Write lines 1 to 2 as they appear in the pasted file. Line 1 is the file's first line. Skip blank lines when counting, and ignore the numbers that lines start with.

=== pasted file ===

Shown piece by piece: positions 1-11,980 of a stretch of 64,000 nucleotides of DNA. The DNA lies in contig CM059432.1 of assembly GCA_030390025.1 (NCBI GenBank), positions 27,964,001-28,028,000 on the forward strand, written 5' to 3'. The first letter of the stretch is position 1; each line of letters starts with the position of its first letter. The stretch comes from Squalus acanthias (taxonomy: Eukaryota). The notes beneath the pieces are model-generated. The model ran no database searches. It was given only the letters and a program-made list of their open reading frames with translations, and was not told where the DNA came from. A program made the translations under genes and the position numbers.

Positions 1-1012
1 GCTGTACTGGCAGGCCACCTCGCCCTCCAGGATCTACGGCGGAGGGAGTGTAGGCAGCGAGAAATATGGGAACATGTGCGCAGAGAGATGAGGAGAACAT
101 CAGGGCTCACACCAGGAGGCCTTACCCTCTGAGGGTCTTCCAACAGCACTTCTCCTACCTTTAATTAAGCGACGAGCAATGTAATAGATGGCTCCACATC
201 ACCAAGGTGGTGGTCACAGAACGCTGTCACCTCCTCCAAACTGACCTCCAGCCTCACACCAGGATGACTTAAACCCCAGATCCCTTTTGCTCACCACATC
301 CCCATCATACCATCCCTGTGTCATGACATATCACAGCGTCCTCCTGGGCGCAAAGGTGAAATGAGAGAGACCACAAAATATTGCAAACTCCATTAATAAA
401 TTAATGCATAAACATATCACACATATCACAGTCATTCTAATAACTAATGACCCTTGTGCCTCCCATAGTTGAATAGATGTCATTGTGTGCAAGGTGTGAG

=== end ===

Shown piece by piece: positions 1-11,980 of a stretch of 64,000 nucleotides of DNA. The DNA lies in contig CM059432.1 of assembly GCA_030390025.1 (NCBI GenBank), positions 27,964,001-28,028,000 on the forward strand, written 5' to 3'. The first letter of the stretch is position 1; each line of letters starts with the position of its first letter. The stretch comes from Squalus acanthias (taxonomy: Eukaryota). The notes beneath the pieces are model-generated. The model ran no database searches. It was given only the letters and a program-made list of their open reading frames with translations, and was not told where the DNA came from. A program made the translations under genes and the position numbers.

Positions 1-1012